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Look high in the trees to spot this spring singer

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By Horace Brown

It’s the Yellow-Throated Warbler’s time of the year around here.

This bird arrives from its wintering grounds in the central to southern United States very early for a warbler species in Kentucky.

In fact, you can start hearing their unique song in late March to early April.

This song is described as teeeew-teeew-teew-tew-tew-tew-twi as it runs down the scale and grows fainter and fainter, ending in an abrupt higher note.

But even if you hear this bird, don’t be surprised if you have trouble finding it in the branches.

Their song usually is sung from the top of a tree, so you better carry your binoculars with you if you want to view this beautiful little bird (only 5.5 inches long, with an 8-inch wingspan).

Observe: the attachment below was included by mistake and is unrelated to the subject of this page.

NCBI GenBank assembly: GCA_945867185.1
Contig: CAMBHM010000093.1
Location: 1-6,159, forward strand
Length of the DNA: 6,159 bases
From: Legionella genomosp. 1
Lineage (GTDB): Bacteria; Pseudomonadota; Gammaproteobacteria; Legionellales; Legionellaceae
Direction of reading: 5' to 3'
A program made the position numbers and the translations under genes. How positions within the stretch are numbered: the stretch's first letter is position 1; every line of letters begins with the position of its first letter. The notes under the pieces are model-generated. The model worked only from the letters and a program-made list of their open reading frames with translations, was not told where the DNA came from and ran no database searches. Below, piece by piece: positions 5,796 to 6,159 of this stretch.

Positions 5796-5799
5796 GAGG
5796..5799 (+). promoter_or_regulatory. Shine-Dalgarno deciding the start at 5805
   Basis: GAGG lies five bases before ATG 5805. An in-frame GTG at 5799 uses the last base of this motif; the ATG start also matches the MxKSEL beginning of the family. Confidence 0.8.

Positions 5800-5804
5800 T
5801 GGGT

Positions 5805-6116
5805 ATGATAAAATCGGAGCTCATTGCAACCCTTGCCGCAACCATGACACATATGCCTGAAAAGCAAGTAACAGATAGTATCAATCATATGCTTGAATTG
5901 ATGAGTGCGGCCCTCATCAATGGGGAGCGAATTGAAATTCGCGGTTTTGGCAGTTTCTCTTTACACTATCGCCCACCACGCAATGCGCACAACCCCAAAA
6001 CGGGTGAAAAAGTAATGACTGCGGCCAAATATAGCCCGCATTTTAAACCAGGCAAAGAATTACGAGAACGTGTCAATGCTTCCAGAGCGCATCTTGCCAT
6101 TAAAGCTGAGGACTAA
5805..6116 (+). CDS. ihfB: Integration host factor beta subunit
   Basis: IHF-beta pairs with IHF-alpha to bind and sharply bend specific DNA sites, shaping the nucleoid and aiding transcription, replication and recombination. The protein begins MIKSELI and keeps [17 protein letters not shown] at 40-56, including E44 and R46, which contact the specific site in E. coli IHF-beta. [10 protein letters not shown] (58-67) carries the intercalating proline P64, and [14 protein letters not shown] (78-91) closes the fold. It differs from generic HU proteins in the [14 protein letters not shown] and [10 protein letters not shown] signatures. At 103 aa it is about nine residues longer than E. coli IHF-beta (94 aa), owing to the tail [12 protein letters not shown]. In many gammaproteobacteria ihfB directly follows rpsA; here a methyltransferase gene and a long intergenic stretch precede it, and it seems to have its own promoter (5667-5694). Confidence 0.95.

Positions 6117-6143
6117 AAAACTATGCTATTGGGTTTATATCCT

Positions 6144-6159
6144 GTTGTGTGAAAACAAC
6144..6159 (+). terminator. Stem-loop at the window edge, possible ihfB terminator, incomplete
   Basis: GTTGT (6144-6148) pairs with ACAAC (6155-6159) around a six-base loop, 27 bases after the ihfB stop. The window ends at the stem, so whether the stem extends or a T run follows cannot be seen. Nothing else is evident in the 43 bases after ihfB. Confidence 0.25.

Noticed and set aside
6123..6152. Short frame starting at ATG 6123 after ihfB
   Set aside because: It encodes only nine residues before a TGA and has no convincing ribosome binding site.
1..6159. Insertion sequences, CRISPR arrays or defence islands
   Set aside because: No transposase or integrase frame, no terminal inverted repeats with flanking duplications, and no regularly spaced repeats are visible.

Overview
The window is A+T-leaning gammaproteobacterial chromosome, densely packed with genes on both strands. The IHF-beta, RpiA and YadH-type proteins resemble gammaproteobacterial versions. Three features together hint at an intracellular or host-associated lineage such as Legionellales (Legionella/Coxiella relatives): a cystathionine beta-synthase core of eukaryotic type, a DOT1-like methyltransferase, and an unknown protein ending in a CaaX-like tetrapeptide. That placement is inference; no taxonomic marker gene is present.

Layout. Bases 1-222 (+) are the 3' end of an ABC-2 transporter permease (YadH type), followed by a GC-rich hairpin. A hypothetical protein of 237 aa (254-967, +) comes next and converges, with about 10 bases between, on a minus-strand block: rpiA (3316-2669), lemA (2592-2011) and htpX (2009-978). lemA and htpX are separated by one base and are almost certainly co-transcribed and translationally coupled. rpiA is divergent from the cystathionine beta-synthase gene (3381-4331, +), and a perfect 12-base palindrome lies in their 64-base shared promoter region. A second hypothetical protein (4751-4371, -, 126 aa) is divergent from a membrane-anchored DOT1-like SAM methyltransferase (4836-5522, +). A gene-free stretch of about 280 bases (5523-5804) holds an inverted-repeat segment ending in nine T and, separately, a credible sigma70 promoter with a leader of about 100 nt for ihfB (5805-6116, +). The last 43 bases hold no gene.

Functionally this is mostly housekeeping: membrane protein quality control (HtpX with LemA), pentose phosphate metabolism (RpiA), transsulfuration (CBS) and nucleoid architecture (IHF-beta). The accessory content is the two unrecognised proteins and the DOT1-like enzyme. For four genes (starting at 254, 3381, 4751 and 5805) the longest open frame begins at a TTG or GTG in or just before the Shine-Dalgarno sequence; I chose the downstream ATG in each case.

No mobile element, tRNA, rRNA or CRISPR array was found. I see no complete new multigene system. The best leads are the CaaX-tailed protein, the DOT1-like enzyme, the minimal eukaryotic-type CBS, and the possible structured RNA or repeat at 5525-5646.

I see them in sycamore trees, in and around streams, and this bird is probably our second most common warbler, behind the Prairie Warbler.

Their nests may be from 10 feet to 120 feet above the ground, with an average of around 30 to 60 feet high. It is located far out from the trunk, in an open nest saddled to horizontal branch and usually in a sycamore.

The nest is made of bark strips, grasses, weed stems and plant down and lined with plant down and features.

Four eggs are laid, and sometimes even five, with incubation by the female for 12-13 days, and they may raise two broods.

You can expect them to start heading south before early October.

So, when you start getting that joyful feeling that winter is coming to an end and glorious spring is arriving, grab your binoculars, rush out the door and see and feel how nature allows you to be at peace in the Great Outdoors.

 

To read more bird profiles from Horace Brown, go to www.SentinelNews.com/recreation.